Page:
# What does the DMG mean by 'points' in monster building?

On page 274 (DMG), the following is found for defensive CR (with an equivalent for offensive later on):

If your monster's AC is at least two points higher or lower than [its hit points suggest the AC should be], adjust the challenge rating suggested by its hit points up or down by 1 for every 2 points of difference.

What does it mean by 'points' here?

Take an example where a creature's AC is 16, but it has 36 HP. It's 'hit point CR' is 1/4, but its 'AC CR' is 8.

Do you count $9$ rows up on the table to get $-4$ (and therefore CR 4), or calculate $8-\frac 1 4 = 7 \frac 3 4$ to get $-3$ (and therefore CR 3)?

• Can you revise the question? At first read, it sounds as if you're asking what "points" are in terms of "points of difference," in this case the difference in Armor Class, but you're actually asking how to move the Challenge based on AC, and Challenge isn't described using the word "points" in the quoted section. Jun 9, 2016 at 20:25
• @Polisurgist I'm not sure I understand your confusion. I'm asking whether 'points' means 'CR points' or 'rows on the table'. Jun 9, 2016 at 20:38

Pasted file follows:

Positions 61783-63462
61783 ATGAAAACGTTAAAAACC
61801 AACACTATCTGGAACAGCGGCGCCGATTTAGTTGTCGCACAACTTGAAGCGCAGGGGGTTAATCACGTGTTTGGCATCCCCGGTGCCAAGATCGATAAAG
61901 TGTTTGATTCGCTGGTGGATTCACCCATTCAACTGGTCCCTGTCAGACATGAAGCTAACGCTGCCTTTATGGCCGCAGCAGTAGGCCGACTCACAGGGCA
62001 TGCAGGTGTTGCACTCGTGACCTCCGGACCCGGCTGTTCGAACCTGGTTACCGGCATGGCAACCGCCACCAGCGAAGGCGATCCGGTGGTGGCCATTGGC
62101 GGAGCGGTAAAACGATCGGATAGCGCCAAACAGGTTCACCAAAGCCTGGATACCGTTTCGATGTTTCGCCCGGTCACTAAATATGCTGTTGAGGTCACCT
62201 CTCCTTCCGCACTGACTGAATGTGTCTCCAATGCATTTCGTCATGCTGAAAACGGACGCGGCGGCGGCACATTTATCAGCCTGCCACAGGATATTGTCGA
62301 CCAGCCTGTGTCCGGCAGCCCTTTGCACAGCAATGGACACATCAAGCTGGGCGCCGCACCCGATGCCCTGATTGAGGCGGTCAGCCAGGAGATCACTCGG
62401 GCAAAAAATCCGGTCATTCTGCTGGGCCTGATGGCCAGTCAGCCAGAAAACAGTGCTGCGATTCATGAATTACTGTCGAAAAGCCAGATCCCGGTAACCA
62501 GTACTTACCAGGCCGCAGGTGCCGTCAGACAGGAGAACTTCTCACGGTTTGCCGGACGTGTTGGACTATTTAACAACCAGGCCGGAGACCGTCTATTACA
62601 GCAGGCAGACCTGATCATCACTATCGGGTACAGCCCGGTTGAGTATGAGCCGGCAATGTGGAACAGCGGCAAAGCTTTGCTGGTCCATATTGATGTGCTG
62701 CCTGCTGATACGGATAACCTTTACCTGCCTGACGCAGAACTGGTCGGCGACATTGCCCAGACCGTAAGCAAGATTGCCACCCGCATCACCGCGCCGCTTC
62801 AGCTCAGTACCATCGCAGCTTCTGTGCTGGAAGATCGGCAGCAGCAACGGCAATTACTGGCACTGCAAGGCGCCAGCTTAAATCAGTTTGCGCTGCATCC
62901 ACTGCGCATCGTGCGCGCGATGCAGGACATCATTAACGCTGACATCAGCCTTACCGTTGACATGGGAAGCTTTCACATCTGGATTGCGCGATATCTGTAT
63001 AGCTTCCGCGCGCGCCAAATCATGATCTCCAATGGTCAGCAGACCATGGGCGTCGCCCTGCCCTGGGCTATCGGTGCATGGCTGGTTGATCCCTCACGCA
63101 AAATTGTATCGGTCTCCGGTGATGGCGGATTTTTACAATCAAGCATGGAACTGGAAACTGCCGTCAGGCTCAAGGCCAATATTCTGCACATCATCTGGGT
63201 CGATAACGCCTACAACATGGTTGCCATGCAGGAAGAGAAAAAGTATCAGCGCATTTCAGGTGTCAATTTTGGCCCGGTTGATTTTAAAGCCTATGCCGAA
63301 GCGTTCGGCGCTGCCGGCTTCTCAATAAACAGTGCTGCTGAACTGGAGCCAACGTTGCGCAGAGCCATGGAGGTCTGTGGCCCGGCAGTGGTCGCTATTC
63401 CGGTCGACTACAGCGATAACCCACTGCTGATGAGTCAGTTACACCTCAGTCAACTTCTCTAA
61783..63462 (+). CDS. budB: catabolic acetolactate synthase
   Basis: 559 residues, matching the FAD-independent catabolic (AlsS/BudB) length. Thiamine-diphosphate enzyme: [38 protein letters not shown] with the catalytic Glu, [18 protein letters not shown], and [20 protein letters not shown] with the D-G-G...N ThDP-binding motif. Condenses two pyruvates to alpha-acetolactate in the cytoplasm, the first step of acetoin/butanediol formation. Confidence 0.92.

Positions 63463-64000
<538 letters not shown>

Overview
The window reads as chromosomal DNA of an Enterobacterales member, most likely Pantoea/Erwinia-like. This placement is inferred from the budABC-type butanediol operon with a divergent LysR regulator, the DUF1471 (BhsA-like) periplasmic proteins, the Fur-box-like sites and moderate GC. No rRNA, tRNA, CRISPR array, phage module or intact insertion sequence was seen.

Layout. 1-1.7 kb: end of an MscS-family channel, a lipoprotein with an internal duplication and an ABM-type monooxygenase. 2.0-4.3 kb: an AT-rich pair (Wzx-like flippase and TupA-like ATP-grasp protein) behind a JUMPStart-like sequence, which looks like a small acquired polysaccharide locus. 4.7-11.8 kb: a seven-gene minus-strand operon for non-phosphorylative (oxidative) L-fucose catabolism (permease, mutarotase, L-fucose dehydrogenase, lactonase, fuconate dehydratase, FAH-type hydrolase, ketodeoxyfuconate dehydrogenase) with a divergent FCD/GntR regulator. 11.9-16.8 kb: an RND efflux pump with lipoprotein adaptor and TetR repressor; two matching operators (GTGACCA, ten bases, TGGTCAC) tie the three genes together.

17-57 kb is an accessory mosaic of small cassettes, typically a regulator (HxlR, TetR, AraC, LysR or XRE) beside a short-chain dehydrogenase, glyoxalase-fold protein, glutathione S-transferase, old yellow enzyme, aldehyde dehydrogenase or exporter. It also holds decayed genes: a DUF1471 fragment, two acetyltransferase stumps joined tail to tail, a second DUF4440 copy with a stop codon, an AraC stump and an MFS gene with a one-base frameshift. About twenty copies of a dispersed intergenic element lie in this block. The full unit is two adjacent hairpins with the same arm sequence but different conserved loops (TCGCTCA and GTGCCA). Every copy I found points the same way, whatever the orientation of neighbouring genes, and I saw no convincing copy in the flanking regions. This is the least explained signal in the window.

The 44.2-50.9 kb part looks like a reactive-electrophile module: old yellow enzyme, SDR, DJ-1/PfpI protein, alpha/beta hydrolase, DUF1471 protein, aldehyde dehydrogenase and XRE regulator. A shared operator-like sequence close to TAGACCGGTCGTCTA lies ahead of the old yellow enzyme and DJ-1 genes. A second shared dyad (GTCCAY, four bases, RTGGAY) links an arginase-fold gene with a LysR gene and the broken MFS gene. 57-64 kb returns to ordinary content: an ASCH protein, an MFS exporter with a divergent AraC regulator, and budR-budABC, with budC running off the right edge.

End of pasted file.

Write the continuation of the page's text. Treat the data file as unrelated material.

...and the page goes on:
You seem to be misquoting the DMG, which might be where the confusion is coming from.

The actual quote is (bold mine, for emphasis):

If your monster's AC is at least two points higher or lower than that number, adjust the challenge rating suggested by its hit points up or down by 1 for every 2 points of difference.

"That number" being AC in this case.

For your example, the defensive CR is 1/4, and it's assumed to have an AC of 13. But your AC is 3 points higher, so you would go up one CR (it's +CR for every 2 points; since yours is only 3 points higher, we round down).

The final defensive CR for your creature is 1/2. The AC doesn't contribute its own CR to the calculations: the base defensive CR is based on HP, not AC. AC modifies the HP-based CR, yes, but it's not a main factor in defensive CR.

• So the points of difference are actually points of AC? Jun 9, 2016 at 21:55
• Yes, that is correct. Jun 9, 2016 at 21:58